The online journal Archives of Disease in Childhood has a new report that children who take vitamin D supplements may be less likely to develop type 1 diabetes later in life. The researchers who published this information analyzed the findings of five previously published studies.
They found that children who were given additional vitamin D were about 30 percent less likely to develop type 1 diabetes than children who didn't receive vitamin D supplements. The evidence presented in this article also indicated that the higher and more regular the dose of vitamin D, the lower the risk of developing diabetes.
The incidence of type 1 diabetes increases by about 3 percent a year currently. It is estimated that new cases of the disease will have increased 40 percent between 2000 and 2010. Those of European descent are most likely to have type 1 diabetes; the disease affects about two million Europeans and North Americans. It develops when insulin-producing cells in the pancreas are destroyed by the body's immune system, a process that begins in early infancy.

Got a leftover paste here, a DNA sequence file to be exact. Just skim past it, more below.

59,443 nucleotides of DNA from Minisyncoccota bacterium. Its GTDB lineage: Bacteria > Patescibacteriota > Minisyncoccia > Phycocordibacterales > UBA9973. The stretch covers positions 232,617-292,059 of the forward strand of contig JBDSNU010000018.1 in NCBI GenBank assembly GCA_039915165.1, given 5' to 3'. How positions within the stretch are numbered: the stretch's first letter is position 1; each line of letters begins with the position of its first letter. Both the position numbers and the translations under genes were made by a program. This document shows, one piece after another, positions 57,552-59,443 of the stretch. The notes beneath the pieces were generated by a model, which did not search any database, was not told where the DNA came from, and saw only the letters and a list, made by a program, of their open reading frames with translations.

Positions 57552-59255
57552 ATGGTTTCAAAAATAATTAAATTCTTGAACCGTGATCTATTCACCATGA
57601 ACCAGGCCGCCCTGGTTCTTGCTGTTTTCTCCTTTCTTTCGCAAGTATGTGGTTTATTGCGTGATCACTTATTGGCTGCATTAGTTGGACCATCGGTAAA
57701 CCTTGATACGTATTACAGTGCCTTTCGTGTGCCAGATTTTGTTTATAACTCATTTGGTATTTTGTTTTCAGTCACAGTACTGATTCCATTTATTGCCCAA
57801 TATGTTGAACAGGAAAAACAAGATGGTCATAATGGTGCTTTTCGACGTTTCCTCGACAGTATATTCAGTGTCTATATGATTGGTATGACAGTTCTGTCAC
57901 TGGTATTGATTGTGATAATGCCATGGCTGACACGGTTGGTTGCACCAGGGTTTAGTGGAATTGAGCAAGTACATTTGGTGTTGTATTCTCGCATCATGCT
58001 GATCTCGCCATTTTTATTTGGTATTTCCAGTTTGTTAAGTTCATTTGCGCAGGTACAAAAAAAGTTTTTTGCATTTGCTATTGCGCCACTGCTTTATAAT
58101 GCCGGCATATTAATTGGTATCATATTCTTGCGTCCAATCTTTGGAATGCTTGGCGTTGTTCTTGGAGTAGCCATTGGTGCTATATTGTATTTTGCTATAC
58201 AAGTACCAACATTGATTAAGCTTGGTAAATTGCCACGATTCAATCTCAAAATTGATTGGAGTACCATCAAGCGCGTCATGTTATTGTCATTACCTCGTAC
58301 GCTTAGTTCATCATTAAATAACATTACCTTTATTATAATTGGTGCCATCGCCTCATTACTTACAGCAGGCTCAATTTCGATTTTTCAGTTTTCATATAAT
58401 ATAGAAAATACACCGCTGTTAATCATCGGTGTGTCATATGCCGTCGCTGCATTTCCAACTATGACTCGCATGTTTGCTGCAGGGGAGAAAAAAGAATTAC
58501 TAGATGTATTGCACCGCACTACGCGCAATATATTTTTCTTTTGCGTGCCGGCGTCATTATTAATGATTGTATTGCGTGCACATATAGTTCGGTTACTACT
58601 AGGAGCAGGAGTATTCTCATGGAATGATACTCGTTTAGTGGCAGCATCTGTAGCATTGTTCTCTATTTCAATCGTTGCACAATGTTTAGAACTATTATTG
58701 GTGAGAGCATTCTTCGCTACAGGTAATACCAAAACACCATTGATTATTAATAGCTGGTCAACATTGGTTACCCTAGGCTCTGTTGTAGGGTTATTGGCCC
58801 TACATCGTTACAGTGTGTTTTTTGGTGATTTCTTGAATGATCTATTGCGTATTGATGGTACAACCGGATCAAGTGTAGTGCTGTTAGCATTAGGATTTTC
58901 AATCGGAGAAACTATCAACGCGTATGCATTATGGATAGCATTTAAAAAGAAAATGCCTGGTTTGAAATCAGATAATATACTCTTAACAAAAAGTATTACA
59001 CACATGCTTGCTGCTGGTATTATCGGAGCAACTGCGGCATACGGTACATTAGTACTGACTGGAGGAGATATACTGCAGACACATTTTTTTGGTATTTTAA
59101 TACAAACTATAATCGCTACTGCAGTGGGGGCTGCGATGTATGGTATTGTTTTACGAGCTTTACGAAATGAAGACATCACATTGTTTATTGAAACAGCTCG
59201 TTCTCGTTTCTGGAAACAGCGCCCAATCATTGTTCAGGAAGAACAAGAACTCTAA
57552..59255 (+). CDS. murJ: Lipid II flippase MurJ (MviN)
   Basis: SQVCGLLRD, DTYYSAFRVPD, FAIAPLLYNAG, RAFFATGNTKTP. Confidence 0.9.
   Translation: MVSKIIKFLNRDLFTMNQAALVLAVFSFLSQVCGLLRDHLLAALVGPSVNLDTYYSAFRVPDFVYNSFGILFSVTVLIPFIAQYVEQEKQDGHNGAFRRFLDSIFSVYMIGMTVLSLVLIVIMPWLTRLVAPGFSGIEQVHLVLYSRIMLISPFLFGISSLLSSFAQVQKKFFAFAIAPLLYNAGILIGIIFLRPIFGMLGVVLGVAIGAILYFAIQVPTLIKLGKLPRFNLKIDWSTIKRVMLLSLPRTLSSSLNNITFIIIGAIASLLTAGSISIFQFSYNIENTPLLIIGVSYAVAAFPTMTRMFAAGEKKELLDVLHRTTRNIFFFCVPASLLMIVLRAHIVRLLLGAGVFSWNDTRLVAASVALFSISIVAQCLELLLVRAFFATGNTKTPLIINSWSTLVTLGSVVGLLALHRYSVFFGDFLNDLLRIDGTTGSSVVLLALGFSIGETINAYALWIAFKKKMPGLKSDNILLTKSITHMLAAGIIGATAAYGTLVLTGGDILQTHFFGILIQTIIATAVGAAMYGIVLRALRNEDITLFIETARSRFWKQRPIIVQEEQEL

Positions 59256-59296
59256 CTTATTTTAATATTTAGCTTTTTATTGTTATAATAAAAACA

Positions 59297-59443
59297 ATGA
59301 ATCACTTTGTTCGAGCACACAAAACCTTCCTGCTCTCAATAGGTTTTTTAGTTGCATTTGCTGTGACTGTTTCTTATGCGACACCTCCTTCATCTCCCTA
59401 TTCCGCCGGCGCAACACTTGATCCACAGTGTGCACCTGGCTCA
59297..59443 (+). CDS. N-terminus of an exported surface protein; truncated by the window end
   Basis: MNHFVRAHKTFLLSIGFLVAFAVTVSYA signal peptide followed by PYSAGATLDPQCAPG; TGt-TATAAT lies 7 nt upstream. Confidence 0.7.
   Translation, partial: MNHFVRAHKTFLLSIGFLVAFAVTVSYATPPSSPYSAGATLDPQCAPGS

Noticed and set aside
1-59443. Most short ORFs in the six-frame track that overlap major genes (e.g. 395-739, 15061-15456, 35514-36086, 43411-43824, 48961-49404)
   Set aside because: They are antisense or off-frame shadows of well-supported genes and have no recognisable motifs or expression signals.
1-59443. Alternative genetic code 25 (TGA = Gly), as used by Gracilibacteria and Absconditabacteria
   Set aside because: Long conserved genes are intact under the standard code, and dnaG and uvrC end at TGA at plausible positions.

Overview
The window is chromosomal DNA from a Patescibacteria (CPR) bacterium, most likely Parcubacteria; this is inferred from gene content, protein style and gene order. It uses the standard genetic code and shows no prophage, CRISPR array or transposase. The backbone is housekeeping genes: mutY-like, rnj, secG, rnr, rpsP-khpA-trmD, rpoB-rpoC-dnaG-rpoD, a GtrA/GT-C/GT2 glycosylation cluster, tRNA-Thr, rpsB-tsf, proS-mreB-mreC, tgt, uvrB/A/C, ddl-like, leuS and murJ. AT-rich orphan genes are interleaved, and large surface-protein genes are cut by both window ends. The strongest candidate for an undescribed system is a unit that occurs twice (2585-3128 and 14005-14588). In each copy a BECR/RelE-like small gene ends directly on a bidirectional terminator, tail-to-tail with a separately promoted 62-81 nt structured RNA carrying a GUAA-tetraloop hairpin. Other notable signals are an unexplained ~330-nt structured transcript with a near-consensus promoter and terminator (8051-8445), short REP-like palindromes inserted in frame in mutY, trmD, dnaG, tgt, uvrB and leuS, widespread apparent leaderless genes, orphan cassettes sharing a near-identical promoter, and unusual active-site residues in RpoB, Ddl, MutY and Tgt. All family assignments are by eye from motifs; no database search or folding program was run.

There's evidence that levels of vitamin D and exposure to sunlight, which prompts the body to make vitamin D, influence the risk of developing other types of autoimmune disorders as well.
The review authors noted that global rates of type 1 diabetes vary greatly, according to latitude and levels of sunlight. For example, a child in Finland is 400 times more likely than a child in Venezuela to develop type 1 diabetes.